This 4-carbon iso-tail substituent is isobutyl. Much simpler than 2-methylpropyl.
Tert butyl or t-butyl
Finally, if we take the butyl substituent and break the parent so that it’s just 2 instead of 3 carbons long, we now have TWO MORE carbon atoms to attach as two separate methyl groups.
The annoying name for this substituent would be 1,1-dimethylethyl.
Or, if you notice that central carbon #1 is a tertiary carbon (discount the parent chain bond), you can call it tertiary or tert butyl.
You’ll also see it abbreviated as t-butyl.
To summarize the butyls,
A butyl substituent can exist as 4-different constitutional isomers:
N-butyl or normal butyl = linear
Sec butyl, short for 1-methylpropyl
Isobutyl, short for 2-methylpropyl
Tert butyl, short for 1,1-dimethylethyl
A word about pentyl substituents
The prefix ‘pent’ tells us that we have 5 carbons in our chain.
Increasing the number of carbons increases the number of possible substituents.
In fact, here’s what a few minutes of doodling got me:
Do you have to memorize special names for all 8 substituents?
A very lucky…NO!
*deep sigh of relief*
In fact, since these structures are not that common, your professor may not even require memorizing ANY special pentyl substituent names.
If you DO have to know them, here are the top 2 to memorize:
N-pentyl or ‘normal’ pentyl, which is just 5 carbons in a row.
And neopoentyl, which looks like a tertbutyl group with an extra CH2 between the t-but group and the parent chain
What About Longer Substituents?
Luckily, the shortcuts stop here. As an organic chemistry student you will not have to memorize special names for branched substituents containing more than 5 carbon atoms.
So we have their names, now what?
How does this connect to everything else you’ll cover in organic chemistry?
When starting Orgo 1, this is most important for your naming exams.
Make sure you know:
- How to count these substituents
- How to name them
- And more importantly, how to quickly recognize them in lewis structure, skeletal structure, or any convoluted shortcuts your professor dreams up.
But these concepts don’t go away after your first nomenclature exam!
While meant to serve as shortcuts in substituent naming only, these common names have been unofficially adapted to naming compounds incorrectly.
I say ‘incorrect’ because they don’t follow IUPAC rules, but are common and accepted enough for your to know them.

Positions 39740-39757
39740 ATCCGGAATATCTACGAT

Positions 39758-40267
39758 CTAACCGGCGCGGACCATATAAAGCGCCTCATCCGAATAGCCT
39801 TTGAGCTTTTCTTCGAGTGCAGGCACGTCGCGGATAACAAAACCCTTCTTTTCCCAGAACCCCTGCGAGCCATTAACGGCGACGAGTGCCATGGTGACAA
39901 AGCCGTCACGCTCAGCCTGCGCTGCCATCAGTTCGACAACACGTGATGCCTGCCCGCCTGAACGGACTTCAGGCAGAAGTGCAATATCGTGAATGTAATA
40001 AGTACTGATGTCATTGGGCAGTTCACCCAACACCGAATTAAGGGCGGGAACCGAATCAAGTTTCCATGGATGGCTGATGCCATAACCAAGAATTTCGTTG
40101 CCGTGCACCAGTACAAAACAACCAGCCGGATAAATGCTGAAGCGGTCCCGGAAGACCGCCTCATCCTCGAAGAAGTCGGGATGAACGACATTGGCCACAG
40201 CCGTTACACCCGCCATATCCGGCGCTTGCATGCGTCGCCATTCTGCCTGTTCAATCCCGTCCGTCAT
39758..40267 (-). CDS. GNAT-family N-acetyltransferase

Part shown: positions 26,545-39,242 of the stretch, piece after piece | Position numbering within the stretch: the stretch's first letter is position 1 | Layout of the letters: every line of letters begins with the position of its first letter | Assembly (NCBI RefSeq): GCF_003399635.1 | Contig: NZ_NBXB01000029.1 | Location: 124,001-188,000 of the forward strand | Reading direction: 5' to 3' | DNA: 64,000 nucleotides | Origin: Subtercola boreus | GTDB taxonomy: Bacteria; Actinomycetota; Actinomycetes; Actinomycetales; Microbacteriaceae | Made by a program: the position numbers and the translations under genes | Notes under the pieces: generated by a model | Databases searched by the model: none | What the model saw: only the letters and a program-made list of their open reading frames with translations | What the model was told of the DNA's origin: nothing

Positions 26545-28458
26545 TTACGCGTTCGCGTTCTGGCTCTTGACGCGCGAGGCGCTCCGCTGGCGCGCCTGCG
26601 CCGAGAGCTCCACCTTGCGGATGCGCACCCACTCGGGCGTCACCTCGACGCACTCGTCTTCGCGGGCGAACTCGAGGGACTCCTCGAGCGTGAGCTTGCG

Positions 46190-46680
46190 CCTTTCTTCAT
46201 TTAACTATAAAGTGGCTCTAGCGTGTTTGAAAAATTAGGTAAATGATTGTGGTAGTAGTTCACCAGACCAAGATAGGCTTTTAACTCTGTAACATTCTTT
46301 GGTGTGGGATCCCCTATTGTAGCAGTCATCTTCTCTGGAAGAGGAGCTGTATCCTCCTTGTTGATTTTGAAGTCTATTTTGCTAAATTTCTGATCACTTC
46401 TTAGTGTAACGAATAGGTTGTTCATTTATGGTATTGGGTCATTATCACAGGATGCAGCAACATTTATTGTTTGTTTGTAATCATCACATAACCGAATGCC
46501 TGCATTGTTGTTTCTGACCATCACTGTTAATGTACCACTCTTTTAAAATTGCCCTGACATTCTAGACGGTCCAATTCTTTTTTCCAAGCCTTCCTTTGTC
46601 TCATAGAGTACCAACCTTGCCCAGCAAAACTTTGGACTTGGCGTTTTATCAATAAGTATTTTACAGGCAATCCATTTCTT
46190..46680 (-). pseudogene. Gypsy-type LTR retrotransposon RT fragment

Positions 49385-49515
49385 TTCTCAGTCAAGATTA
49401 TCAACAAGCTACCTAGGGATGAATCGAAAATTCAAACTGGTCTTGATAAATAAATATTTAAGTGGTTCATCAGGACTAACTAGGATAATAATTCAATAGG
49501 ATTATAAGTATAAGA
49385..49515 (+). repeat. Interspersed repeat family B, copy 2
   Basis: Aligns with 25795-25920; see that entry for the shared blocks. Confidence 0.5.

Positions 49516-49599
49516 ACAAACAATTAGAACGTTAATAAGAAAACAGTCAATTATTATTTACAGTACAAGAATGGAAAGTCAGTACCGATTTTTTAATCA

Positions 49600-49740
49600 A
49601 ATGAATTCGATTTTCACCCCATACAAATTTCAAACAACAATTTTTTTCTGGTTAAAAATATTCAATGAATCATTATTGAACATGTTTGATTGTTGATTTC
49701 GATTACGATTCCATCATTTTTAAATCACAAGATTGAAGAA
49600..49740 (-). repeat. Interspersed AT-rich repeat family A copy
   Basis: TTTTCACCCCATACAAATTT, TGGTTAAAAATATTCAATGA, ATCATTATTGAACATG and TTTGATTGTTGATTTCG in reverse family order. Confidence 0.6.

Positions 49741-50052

For example, halogens are substituents, yet if we turn the halide into the parent, the alkyl chain becomes the substituent.
Bromoethane becomes ethyl bromide.
Can you see how 2-bromopropane can be viewed as isopropyl bromide?
What about alcohol?
If 1-propanol is propyl alcohol,
Have you heard of 2-propanol vs. isopropyl alcohol?
Ask any non-organic chemistry friends and they’ll confirm they’ve heard of the latter.
Ask them about 2-propanol and they’ll look at you with confusion.
If we look at 2-methyl-2-propanol (also 2-methylpropane-2-ol),
Is it so hard to envision this as tertbutyl alcohol?
If you’ve studied your Substitution and Elimination reactions you’ll recognize the de-protonated version, tert butyl oxide or tert butoxide, as the Big Bulky Base that does NOT follow Zaitsev’s rule in E2 reactions.
To get even more proficient with nomenclature I recommend studying the following tutorials:
- Organic Chemistry Functional Groups (Video + Cheat Sheet)
- Naming Organic Compounds (20+ Video series + practice quiz coming soon)
Naming branched substituents can get confusing really fast.
Luckily, you can simplify the common branched substituents by memorizing the following shortcuts:
Isopropyl for a branched 3-chain substituent.
Secbutyl, Isobutyl, and tertbutyl for branched 4-carbon substituents.
Neopentyl is the only one to memorize for branched 5-carbon substituents.
I’d love to hear from you.
What are some crazy naming examples that your professor likes to test or discuss?
Let me know in the comments below.